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dc.contributor.authorZhou, Wuzong
dc.contributor.authorGreer, Heather Frances
dc.date.accessioned2016-02-01T10:10:08Z
dc.date.available2016-02-01T10:10:08Z
dc.date.issued2016-03
dc.identifier.citationZhou , W & Greer , H F 2016 , ' What can electron microscopy tell us beyond crystal structures? ' , European Journal of Inorganic Chemistry , vol. 2016 , no. 7 , pp. 941–950 . https://doi.org/10.1002/ejic.201501342en
dc.identifier.issn1434-1948
dc.identifier.otherPURE: 240325702
dc.identifier.otherPURE UUID: 41a28d77-8cf9-486d-ac02-e14353c6f84f
dc.identifier.otherScopus: 84960399777
dc.identifier.otherWOS: 000372284200001
dc.identifier.urihttp://hdl.handle.net/10023/8104
dc.descriptionWZ thanks Professor Jun Yuan for a useful discussion during the revision of this article. The authors wish to thank EPSRC for financial support to the electron microscopy facility (No. EP/F019580/1) and a Platform grant (No. EP/K015540/1). Date of Acceptance: 08/01/2016en
dc.description.abstractTransmission electron microscopy is a powerful tool to directly image crystal structures. Not only that, it is often used to reveal crystal size and morphology, crystal orientation, crystal defects, surface structures, superstructures, etc. However, due to the 2D nature of TEM images, it is easy to make mistakes when we try to recover a 3D structure from them. Scanning electron microscopy is able to provide information on the particle size, morphology and surface topography. However, obtaining information on crystallinity of particles using SEM is difficult. In this microreview article, some practical cases of transmission and scanning electron microscopy investigations of inorganic crystals are reviewed. Commonly occurring uncertainties, imperfection and misunderstandings are discussed.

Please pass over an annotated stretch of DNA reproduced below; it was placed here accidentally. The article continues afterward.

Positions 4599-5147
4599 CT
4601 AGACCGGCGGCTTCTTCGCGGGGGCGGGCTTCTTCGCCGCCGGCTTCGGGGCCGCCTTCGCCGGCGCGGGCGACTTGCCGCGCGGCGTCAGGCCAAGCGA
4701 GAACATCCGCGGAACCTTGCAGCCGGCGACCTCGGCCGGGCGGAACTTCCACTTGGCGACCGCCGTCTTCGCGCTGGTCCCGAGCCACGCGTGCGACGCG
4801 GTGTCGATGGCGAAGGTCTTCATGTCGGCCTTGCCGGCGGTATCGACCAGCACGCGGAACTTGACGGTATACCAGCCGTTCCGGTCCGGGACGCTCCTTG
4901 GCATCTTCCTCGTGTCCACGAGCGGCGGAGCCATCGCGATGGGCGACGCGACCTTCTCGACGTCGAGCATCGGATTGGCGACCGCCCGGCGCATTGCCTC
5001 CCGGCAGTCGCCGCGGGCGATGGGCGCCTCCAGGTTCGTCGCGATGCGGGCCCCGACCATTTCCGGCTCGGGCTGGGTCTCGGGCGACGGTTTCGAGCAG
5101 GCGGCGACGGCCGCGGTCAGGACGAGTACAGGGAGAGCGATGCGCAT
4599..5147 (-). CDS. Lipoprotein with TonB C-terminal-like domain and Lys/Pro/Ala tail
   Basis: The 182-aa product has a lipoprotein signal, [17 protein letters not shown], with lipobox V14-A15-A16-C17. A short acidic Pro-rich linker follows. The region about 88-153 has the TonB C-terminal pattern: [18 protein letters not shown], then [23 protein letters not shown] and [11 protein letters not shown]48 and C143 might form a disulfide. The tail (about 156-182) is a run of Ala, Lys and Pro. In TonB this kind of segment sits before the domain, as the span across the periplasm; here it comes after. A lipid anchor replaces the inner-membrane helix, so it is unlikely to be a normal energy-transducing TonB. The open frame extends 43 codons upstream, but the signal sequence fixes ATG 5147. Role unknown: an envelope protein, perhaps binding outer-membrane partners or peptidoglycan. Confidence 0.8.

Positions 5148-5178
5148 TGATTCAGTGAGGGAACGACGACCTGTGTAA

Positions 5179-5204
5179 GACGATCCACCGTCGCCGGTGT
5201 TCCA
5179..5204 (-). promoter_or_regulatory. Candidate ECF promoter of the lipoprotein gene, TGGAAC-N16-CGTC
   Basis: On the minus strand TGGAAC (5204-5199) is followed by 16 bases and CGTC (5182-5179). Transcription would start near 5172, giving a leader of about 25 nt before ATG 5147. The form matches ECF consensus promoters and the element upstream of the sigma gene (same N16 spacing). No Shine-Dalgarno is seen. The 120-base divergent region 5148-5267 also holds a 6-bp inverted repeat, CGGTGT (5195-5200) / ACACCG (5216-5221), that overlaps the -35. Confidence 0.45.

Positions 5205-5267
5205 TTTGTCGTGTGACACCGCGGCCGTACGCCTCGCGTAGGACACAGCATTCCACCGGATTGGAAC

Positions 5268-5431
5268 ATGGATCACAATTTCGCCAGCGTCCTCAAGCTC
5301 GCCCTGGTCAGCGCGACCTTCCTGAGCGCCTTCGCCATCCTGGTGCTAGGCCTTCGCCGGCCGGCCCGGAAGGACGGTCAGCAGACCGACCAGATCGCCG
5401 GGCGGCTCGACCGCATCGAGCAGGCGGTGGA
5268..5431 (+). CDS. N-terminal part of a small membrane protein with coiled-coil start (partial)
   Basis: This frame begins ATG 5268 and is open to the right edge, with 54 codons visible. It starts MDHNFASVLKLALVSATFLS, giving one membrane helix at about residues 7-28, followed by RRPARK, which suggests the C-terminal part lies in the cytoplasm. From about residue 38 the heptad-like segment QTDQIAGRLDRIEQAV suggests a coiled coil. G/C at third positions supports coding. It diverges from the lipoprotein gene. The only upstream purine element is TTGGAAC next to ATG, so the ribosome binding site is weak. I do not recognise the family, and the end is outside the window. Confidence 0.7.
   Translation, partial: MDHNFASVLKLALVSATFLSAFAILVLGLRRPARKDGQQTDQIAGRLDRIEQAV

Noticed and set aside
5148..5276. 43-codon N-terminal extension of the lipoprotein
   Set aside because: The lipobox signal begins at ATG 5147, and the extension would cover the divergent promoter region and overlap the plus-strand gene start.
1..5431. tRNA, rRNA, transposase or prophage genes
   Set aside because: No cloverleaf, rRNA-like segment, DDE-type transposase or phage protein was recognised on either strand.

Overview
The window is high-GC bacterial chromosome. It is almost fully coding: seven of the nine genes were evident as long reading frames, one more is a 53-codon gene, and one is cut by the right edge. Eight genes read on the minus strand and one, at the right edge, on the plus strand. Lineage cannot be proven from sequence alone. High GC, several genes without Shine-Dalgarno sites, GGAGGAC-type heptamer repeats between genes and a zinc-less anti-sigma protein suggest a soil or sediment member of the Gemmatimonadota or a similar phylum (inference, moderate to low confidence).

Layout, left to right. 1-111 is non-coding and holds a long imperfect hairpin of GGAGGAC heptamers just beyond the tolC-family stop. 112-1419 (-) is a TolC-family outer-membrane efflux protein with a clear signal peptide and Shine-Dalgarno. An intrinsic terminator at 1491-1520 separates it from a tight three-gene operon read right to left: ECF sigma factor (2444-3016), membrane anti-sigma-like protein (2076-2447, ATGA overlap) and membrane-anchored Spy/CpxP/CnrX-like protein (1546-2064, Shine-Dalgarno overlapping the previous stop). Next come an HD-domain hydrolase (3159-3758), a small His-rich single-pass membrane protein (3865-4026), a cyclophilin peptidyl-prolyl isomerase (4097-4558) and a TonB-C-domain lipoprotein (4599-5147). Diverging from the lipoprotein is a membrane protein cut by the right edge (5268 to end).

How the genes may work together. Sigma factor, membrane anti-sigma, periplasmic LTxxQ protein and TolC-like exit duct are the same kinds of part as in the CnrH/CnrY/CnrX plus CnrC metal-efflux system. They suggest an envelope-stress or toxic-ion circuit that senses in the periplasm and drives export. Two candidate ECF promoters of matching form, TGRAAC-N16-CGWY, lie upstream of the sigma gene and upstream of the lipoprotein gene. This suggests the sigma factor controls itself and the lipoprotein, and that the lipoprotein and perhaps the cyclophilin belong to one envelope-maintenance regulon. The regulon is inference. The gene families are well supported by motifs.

dc.language.isoeng
dc.relation.ispartofEuropean Journal of Inorganic Chemistryen
dc.rights© 2016 The Authors. Published by Wiley-VCH Verlag GmbH & Co. KGaA. ·This is an open access article under the terms of the Creative Commons Attribution License, which permits use, distribution and reproduction in any medium, provided the original work is properly cited.en
dc.subjectElectron microscopyen
dc.subjectElectron diffractionen
dc.subjectCrystal growthen
dc.subjectSolid-state structuresen
dc.subjectNanostructuresen
dc.subjectQD Chemistryen
dc.subject.lccQDen
dc.titleWhat can electron microscopy tell us beyond crystal structures?en
dc.typeJournal itemen
dc.description.versionPublisher PDFen
dc.contributor.institutionUniversity of St Andrews.School of Chemistryen
dc.contributor.institutionUniversity of St Andrews.EaSTCHEMen
dc.identifier.doihttps://doi.org/10.1002/ejic.201501342
dc.description.statusPeer revieweden


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